The CRAP test for evaluating sources

I frequently blog about evaluating sources– it was the subject of my very first post–so it should come as no surprise that I liked “Crap Detection, A 21st Century Literacy” from the Libraries and Transliteracy blog, which I found through the Librarian in Black.

I wanted to point out two great items featured in the post: Howard Rheingold’s “Crap Detection 101,” and the librarian-created CRAP test for evaluating sources based on “Currency, Reliability, Authority and Purpose/Point of View”:

Currency

  • How recent is the information?
  • How recently has the website been updated?
  • Is it current enough for your topic?

Reliability

  • What kind of information is included in the resource?
  • Is content of the resource primarily opinion? Is is balanced?
  • Does the creator provide references or sources for data or quotations?

Authority

  • Who is the creator or author?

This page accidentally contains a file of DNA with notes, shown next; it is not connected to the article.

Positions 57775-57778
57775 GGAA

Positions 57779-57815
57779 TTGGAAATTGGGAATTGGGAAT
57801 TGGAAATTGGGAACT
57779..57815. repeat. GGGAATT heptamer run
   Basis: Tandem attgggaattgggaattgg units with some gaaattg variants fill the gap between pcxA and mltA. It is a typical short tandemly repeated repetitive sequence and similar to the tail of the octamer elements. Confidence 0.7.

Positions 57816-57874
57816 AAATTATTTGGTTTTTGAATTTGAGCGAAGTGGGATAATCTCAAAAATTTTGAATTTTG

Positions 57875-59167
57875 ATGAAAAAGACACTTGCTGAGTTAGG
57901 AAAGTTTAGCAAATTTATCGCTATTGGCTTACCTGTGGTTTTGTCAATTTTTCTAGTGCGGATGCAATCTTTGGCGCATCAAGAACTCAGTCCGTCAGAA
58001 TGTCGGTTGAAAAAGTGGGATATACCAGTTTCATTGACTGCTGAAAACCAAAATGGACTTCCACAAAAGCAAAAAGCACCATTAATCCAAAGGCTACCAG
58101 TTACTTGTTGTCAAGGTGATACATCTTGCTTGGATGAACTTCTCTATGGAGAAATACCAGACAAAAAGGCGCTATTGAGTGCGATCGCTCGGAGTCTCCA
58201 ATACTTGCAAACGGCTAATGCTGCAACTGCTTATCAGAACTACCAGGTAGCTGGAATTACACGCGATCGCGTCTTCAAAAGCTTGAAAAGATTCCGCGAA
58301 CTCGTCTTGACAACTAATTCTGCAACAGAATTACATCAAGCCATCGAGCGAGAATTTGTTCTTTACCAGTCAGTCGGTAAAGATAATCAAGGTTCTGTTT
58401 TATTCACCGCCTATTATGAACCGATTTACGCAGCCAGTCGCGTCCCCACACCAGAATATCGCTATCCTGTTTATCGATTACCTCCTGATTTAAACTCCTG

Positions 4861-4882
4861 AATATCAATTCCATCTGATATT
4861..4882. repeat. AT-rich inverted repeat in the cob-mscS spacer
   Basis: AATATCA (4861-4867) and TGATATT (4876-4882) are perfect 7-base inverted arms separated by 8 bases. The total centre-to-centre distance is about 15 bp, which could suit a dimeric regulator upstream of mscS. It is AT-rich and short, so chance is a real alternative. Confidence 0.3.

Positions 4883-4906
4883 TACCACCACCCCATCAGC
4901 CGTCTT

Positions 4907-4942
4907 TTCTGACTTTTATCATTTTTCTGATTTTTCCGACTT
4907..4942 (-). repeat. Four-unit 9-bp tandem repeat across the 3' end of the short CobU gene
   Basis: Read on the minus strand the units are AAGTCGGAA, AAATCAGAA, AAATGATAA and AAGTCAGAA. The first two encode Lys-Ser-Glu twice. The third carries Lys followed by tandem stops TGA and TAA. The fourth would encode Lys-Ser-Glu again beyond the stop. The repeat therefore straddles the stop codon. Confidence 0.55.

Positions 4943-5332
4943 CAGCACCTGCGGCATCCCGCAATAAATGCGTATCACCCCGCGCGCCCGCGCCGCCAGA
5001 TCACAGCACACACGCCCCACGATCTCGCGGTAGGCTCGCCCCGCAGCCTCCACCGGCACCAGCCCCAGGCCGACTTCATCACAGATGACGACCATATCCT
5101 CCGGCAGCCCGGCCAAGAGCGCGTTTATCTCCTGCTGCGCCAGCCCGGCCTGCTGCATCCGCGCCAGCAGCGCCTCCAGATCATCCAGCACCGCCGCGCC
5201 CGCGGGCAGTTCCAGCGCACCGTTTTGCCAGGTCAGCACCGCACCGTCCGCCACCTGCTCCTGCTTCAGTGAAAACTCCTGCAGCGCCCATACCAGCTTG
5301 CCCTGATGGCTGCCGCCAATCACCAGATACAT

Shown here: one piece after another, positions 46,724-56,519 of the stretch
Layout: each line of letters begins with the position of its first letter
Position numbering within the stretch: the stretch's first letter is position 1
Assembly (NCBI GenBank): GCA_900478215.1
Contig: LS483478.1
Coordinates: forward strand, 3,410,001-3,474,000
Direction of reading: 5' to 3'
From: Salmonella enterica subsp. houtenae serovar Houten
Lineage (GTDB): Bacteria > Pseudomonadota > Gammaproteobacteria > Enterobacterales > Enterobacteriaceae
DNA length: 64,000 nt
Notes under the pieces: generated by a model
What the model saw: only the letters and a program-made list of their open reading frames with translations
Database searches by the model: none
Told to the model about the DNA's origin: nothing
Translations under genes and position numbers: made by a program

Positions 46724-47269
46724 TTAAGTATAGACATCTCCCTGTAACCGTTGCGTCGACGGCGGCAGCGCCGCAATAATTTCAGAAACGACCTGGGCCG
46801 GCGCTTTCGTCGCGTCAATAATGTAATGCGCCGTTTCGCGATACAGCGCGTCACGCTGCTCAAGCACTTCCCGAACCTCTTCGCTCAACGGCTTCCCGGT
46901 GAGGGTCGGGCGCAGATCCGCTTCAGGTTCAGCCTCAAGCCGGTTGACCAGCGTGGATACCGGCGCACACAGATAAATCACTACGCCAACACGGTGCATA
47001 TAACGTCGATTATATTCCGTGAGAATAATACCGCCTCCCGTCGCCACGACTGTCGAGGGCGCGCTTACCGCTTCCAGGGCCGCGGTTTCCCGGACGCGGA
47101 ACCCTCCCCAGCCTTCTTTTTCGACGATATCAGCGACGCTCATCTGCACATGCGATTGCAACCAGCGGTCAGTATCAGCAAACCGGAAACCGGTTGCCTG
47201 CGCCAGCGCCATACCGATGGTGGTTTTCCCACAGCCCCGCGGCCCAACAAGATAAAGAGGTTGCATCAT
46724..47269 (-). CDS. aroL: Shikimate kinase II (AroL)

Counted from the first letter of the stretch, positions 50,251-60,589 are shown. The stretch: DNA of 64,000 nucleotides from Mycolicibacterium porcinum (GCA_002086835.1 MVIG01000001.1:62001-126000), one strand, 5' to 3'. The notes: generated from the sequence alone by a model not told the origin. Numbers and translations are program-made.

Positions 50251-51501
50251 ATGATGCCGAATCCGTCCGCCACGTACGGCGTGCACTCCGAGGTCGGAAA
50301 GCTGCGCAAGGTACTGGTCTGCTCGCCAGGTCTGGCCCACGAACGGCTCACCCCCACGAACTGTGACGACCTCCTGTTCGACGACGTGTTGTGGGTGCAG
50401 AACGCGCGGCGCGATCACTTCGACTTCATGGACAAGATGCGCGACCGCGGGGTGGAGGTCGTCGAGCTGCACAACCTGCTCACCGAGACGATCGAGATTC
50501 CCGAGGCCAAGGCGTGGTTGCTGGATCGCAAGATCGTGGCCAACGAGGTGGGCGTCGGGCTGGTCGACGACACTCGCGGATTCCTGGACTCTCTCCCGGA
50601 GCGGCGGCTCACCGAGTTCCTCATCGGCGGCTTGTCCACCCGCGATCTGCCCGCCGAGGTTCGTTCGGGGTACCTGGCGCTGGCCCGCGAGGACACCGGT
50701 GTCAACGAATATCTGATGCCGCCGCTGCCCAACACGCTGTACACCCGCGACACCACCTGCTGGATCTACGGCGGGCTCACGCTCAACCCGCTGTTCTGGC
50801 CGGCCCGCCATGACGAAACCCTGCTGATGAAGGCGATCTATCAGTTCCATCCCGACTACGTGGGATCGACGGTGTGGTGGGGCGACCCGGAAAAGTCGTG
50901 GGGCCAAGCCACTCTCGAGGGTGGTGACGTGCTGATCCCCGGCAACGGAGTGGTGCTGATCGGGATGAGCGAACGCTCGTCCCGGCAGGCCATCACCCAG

• What are the credentials?
  • Who is the published or sponsor?
  • Are they reputable?
  • What is the publisher’s interest (if any) in this information?
  • Are there advertisements on the website?

Purpose/Point of View

  • Is this fact or opinion?
  • the creator/author trying to sell you something?
  • Is it biased?

Though the questions are familiar (I put together a similar list for my research classes), I love the acronym CRAP, as it is descriptive and memorable. I know I’ll be using it, and I hope it helps you keep in mind some of the criteria to consider when evaluating sources.

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One response to “The CRAP test for evaluating sources

  1. Pingback: The CRAP test. | Library & Technology Center

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